According to one investigator, when Woodward was interviewed, she told them she had been ‘a little rough’ with Matthew but she staunchly denied making this statement. At one point during her interview with investigators, Louise had said she ‘popped the baby on the bed.’ In British English, this meant that Woodward had laid the baby on the bed. However, in American English, the term ‘popped’ is used as a synonym for hitting.

Woodward would be called to testify on her own behalf. She was overcome with emotion on the witness stand as she denied that she had harmed Matthew. She said that on the day of the incident, he appeared to be fine, other than being cranky and sleepy until she found him gasping and listless after having an afternoon nap. ‘He was lying there, his eyes half-closed, and he was gasping for breath.’ Woodward explained to the courtroom that she started to clap at Matthew but he did not respond so she picked him up and shook him, shaking her hands for a few seconds to demonstrate her actions. She said that she had attempted to revive Matthew and had frantically paged his father, a doctor, and called 911 (The Seattle Times, 24 October, 1997 – ‘Nanny Tells Jury About Baby’s Gasping Reaction’).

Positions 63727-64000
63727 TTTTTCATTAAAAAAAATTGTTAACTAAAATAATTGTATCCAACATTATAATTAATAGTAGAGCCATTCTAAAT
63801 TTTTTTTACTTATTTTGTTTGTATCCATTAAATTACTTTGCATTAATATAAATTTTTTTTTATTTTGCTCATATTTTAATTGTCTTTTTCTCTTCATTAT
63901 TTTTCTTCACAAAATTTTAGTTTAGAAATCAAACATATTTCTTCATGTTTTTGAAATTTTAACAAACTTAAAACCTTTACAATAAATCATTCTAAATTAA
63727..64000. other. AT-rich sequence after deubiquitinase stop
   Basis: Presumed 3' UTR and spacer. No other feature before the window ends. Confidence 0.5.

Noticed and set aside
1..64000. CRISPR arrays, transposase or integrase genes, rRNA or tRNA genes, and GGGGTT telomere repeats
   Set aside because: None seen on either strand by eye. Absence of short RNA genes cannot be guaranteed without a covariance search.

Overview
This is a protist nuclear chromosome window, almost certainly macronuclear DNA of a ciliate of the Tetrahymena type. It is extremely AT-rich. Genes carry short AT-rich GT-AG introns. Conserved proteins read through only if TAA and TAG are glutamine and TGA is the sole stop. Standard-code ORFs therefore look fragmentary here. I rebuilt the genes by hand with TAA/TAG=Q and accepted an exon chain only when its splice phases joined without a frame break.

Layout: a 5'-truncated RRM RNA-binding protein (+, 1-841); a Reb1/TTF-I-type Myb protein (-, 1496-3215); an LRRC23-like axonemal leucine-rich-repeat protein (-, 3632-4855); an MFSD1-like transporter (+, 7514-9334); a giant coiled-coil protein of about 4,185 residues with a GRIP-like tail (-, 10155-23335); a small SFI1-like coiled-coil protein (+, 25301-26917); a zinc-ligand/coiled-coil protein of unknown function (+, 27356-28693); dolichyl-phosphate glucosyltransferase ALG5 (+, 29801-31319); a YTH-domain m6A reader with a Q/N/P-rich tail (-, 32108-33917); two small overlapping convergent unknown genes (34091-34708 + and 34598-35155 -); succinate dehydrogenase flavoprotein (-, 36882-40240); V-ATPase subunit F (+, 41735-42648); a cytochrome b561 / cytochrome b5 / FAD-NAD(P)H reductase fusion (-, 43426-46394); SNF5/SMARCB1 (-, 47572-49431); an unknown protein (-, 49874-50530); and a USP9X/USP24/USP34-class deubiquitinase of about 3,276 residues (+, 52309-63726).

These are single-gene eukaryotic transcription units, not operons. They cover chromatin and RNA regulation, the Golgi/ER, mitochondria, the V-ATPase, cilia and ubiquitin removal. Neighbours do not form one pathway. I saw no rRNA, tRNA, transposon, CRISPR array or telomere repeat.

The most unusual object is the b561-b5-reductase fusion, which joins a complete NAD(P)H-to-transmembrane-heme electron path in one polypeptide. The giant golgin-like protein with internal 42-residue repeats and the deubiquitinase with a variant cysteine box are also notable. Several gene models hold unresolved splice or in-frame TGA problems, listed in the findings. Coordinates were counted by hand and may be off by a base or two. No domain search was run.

She would admit from the witness stand that the demands that Sunil and Deborah imposed on her as an au pair could often frustrate her and that she was working much longer hours than she expected. She said that despite this, she would never have harmed Matthew. She admitted that Sunil and Deborah had enforced a curfew on her but noted that when she interviewed, she said she would not agree to a curfew and that was the reason she had left her previous au pair job. During cross-examination, defence attorney Andrew Good asked: ‘Did you ever slam Matthew about the head?’ Woodward replied: ‘No.’ He then asked: ‘Did you ever do anything to hurt Matthew Eappen?’ Woodward responded; ‘No.’

Much of the trial would focus on how Matthew’s injuries had been inflicted. Both the prosecution and the defence would paint vastly different pictures.

The defence team would be putting forward their theory that Matthew had suffered from an undetected head injury that had been inflicted before the day he was rushed to hospital which then started to re-bleed spontaneously or because of mild jarring. Dr. Jan E. Leestma, a forensic neuropathologist, said that there was no way Matthew could have died from violent shaking. He said that in his opinion, his brain injury had occurred weeks before he was rushed to hospital on the 4th of February. He discounted the prosecution theory that Woodward had slammed his head against some kind of flat, hard surface because there were no other injuries to support that, such as spinal cord or neck damage. He testified that he had found a third layer of membrane that had formed on Matthew’s dura next to a blood clot. ‘I’m saying it’s weeks old. In the neighbourhood of three to four weeks,’ (Boston Herald, 18 October, 1997 – ‘Baby’s Brain Injury Was Weeks Old’).